At Turtle Creek (Pa.) High School he participated in football, basketball, and track. At Princeton he played varsity football, basketball, and lacrosse; was president of Cannon Club; and wrote his senior thesis
in the Woodrow Wilson School. In 1958 he earned a medical degree from the University
After an internship, service in the Air
Force, residency, and teaching at two universities, he was appointed Given Foundation Professor of Obstetrics and Gynecology at Weill Cornell Medicine in New York City in 1979.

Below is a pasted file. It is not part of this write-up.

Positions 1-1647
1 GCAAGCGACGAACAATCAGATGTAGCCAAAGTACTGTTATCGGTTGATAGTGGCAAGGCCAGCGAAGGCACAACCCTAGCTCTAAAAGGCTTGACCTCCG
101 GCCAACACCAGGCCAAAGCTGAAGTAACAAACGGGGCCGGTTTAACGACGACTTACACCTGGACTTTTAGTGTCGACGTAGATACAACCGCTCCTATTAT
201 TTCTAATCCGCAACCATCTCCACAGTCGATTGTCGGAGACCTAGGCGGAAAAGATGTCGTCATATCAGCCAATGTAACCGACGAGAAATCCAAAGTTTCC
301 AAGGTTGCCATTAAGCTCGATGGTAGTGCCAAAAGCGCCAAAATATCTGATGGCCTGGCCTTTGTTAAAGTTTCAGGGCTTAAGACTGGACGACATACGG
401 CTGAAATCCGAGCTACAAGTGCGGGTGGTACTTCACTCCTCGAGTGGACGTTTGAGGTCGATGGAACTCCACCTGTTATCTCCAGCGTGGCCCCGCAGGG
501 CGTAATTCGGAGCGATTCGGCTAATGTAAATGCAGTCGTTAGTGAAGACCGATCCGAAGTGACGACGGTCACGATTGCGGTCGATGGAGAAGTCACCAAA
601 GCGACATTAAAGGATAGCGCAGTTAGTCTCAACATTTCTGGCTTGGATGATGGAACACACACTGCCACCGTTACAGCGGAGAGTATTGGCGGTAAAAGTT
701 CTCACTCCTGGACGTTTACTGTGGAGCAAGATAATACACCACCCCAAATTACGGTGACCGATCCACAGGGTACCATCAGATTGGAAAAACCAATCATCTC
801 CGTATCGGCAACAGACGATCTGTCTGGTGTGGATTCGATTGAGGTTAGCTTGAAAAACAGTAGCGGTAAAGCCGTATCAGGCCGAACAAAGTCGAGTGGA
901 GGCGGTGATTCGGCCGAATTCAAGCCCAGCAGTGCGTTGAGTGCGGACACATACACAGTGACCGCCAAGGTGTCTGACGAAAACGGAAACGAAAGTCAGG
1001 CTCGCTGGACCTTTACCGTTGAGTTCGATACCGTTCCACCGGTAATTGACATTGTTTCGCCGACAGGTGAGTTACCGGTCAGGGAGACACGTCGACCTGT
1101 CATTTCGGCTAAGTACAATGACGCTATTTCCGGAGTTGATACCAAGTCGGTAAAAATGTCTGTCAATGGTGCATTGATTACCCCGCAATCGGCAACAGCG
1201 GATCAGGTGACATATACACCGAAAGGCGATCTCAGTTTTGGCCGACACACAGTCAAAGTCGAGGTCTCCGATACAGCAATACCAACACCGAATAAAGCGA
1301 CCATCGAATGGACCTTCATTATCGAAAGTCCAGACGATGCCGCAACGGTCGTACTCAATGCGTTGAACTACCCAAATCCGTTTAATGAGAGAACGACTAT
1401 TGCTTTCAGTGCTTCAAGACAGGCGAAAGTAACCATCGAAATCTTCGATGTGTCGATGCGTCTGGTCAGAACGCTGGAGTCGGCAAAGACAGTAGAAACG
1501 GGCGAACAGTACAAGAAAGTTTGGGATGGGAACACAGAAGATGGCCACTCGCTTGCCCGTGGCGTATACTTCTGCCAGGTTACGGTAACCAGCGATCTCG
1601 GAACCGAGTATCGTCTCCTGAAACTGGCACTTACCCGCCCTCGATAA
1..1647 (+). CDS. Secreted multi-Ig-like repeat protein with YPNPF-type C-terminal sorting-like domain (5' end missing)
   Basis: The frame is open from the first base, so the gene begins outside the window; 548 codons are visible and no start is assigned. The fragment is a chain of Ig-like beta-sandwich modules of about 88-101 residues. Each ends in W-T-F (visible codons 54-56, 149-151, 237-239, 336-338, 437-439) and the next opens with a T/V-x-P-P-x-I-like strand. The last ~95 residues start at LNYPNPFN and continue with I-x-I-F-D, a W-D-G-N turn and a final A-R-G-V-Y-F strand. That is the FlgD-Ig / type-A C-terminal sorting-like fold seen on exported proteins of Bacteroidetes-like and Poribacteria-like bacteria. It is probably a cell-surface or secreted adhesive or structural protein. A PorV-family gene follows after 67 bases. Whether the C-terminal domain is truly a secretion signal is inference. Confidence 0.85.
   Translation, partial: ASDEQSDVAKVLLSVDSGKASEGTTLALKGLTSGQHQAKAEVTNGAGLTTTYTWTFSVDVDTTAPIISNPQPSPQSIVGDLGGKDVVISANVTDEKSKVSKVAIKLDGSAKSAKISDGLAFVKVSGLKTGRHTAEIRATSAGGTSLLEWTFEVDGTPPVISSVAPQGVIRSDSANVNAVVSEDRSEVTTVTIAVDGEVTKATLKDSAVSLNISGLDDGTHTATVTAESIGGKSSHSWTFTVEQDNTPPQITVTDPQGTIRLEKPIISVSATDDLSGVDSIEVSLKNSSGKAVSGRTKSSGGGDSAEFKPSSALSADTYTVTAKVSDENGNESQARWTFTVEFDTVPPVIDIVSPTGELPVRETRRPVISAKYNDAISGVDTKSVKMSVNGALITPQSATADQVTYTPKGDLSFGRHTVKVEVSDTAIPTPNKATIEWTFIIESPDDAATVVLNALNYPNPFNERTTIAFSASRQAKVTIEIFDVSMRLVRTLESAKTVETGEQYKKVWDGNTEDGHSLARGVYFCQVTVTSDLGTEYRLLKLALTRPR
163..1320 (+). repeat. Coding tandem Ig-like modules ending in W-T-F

A pioneer in the diagnosis and treatment of gynecologic infections, Bill was a founder and first president of the Infectious Diseases Society for Obstetrics and Gynecology and the first obstetrician-gynecologist elected to the National Foundation for Infectious Diseases. He was the chief investigator at one of the major test sites for the first approved quadrivalent human papillomavirus (HPV) vaccines, and a pioneer investigator in trials of immuno-enhancing agents to speed the elimination of HPV infections in women.
In 1999 he retired as department chairman and became professor emeritus of obstetrics and gynecology, continuing to work full time on research and teaching.
Bill was known to his colleagues, students, residents, nurses, and patients as a compassionate, knowledgeable physician who liked a good joke and loved Princeton football, as reflected in his book Team of Destiny: Princeton Football’s Undefeated 1951 Season.